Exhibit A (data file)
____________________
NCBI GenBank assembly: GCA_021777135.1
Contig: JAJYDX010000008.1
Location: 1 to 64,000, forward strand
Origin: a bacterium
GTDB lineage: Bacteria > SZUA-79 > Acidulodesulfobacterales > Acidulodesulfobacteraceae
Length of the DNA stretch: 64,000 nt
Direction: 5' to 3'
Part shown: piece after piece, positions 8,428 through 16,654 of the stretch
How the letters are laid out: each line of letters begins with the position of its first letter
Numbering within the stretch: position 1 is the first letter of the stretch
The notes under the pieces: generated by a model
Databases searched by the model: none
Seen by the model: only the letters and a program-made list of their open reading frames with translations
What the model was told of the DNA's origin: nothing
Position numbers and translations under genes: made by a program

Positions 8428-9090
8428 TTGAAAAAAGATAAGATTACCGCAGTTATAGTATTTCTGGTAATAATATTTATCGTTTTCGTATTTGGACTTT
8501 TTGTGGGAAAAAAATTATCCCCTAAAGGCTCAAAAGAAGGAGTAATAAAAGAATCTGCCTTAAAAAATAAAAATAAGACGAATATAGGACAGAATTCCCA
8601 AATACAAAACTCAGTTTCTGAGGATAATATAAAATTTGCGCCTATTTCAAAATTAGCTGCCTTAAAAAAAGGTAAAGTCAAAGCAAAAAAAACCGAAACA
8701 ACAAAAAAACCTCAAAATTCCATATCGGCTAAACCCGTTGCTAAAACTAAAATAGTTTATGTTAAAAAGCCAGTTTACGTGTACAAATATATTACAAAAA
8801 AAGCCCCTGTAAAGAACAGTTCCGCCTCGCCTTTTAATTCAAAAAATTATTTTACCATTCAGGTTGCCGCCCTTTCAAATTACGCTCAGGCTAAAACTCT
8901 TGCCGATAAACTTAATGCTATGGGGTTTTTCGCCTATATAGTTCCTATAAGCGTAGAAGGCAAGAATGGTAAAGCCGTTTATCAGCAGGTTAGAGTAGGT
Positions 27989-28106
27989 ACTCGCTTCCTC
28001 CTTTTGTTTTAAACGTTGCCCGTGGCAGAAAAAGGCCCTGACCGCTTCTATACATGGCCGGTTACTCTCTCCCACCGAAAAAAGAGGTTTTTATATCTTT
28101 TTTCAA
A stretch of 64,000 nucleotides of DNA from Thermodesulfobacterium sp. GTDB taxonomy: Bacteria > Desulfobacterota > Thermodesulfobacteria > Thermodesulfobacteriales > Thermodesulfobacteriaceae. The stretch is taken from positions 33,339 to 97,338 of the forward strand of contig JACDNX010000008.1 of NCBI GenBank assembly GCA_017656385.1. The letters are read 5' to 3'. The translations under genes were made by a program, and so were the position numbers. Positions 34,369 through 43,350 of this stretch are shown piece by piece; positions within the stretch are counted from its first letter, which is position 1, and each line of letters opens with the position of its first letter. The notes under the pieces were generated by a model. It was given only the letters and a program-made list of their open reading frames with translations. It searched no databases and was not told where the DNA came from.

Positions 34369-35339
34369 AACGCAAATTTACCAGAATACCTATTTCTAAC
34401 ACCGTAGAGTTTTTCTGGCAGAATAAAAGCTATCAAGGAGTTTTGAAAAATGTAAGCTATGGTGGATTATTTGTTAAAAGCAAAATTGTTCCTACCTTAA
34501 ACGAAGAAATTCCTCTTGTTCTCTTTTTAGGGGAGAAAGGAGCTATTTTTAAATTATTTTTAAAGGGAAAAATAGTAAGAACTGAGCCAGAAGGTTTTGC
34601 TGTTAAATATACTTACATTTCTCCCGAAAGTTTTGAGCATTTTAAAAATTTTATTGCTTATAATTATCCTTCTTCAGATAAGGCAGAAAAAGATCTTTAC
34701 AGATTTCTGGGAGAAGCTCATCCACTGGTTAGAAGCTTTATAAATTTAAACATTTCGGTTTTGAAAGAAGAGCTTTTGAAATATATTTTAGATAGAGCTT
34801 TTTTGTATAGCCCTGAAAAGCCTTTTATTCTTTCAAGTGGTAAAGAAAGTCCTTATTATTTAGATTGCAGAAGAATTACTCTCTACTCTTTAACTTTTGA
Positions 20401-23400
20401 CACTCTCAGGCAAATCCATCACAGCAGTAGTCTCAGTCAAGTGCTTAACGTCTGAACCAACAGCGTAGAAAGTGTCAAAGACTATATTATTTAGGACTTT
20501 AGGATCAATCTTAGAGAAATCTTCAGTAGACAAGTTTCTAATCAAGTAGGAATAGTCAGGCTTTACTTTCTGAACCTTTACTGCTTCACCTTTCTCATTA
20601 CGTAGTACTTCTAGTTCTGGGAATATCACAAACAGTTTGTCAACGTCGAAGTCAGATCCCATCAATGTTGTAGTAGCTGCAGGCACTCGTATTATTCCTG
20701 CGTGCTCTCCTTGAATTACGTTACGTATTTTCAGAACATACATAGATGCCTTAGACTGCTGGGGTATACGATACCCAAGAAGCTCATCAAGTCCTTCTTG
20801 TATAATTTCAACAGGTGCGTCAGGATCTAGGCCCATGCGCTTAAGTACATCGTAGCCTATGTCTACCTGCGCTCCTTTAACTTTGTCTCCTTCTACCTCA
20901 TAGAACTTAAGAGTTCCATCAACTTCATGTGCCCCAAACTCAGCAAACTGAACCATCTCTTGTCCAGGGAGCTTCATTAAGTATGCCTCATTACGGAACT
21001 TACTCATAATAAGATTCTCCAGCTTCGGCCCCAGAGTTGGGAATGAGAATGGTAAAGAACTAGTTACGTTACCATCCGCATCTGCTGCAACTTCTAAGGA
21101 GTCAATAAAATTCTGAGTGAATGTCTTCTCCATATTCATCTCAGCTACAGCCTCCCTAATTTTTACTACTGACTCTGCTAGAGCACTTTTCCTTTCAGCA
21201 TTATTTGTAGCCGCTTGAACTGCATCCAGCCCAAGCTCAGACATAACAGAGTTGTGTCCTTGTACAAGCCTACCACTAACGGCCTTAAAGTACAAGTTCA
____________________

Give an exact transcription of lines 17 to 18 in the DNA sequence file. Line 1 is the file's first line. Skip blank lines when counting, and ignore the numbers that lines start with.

8428 TTGAAAAAAGATAAGATTACCGCAGTTATAGTATTTCTGGTAATAATATTTATCGTTTTCGTATTTGGACTTT
8501 TTGTGGGAAAAAAATTATCCCCTAAAGGCTCAAAAGAAGGAGTAATAAAAGAATCTGCCTTAAAAAATAAAAATAAGACGAATATAGGACAGAATTCCCA